While global oil prices are soaring, natural gas prices have been hitting record highs. Dutch front-month natural gas futures, the benchmark for European gas prices, are currently trading as high as 200 euros per megawatt hour. Gas price volatility, along with a shortage of alternative energy sources, has also pushed up power prices in Europe. As of mid-March 2022, the average price of the power spot market in major Western European countries, including Germany, France and the UK, had been 8 to 10 times that of the same period last year. The European Central Bank has predicted that higher energy costs due to the Ukraine crisis will reduce European GDP growth by 0.5 percentage points in 2022. Although the Russia-Ukraine conflict is far from Asia, global energy markets are connected. China has witnessed the LNG spot market price, the long-term agreement price and the transaction price of extra-gas auction rising all the way (the long-term agreement price is generally linked with oil prices or trading hub prices). The fuel cost of gas-generated electricity has been as high as ¥1-2/KWh (the coal-fired electricity benchmark of on-grid price in provinces is generally ¥0.3/KWh to ¥0.45/KWh). Gas power plants are no longer economical at all under the current price level.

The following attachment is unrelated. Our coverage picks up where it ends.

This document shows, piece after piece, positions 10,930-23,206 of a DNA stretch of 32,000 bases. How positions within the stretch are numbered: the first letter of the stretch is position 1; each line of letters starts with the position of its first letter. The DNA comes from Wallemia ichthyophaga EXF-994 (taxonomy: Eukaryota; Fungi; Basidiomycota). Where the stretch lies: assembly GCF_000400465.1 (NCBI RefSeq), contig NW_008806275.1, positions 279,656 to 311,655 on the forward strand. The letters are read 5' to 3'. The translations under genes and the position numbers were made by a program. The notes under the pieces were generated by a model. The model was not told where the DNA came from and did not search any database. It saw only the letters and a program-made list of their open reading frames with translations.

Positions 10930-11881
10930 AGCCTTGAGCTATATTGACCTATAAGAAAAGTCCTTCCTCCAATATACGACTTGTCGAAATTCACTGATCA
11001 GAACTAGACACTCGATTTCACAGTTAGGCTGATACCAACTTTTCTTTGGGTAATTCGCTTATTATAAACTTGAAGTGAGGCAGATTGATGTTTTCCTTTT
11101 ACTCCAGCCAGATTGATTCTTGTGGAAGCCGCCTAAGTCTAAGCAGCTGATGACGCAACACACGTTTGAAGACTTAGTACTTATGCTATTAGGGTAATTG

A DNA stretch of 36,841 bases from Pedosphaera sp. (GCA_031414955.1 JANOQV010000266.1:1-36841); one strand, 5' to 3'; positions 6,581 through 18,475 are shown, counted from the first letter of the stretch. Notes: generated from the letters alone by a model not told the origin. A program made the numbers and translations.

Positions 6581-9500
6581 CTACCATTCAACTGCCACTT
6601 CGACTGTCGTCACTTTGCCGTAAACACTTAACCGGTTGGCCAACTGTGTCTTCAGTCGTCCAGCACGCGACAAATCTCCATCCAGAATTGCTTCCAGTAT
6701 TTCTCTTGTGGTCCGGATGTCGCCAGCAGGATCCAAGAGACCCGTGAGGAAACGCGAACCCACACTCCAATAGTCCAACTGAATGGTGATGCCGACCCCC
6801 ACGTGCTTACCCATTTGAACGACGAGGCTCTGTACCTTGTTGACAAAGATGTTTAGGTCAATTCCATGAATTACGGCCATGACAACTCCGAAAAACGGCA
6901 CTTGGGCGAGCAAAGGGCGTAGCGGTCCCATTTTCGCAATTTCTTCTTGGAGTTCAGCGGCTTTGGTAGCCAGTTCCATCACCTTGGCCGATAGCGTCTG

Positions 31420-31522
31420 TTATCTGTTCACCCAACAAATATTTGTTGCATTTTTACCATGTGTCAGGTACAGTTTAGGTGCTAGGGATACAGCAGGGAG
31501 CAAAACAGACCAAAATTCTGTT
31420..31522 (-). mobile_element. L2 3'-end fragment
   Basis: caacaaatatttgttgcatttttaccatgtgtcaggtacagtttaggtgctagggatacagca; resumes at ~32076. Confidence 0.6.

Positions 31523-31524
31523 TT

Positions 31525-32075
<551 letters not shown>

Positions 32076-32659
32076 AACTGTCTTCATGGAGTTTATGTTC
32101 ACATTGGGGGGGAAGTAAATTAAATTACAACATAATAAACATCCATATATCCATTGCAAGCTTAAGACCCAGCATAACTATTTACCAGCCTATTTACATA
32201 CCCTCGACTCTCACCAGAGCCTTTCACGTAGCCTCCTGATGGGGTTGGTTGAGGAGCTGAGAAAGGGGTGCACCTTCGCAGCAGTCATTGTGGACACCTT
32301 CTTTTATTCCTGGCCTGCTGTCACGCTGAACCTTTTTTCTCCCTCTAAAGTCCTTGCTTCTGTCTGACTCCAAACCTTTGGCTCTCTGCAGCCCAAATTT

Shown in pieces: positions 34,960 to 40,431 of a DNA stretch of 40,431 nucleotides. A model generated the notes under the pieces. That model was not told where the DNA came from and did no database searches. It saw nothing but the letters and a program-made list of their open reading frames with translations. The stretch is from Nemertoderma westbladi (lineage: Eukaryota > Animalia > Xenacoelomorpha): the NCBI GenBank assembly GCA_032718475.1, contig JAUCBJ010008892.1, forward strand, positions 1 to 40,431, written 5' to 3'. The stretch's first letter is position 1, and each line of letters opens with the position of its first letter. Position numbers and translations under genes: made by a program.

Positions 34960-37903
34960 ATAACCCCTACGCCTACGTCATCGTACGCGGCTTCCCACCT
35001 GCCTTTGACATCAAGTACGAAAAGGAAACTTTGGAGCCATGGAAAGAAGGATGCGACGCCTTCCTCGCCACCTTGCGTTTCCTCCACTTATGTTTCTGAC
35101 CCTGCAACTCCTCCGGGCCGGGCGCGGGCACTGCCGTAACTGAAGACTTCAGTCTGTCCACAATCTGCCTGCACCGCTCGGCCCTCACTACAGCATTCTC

In addition, the bans of the US and the UK have a dramatic demonstration effect. There have been a number of companies withdrawing investments from Russia or pressing the “pause button” on accelerating their business in Russia. BP group announced on February 27 that it would sell 19.75% of its stake in Rosneft and estimated that BP could incur a non-cash loss of up to $25 billion as a result of the exit. Exxonmobil announced on March 1 that it would exit its oil and gas business valued at more than $4 billion from Russia and halt new investments. Apple Inc. said it would pause all product sales in Russia and limit payment features. Norway’s biggest energy company Equinor ASA also announced that it would exit a $1.2 billion joint venture from Russia.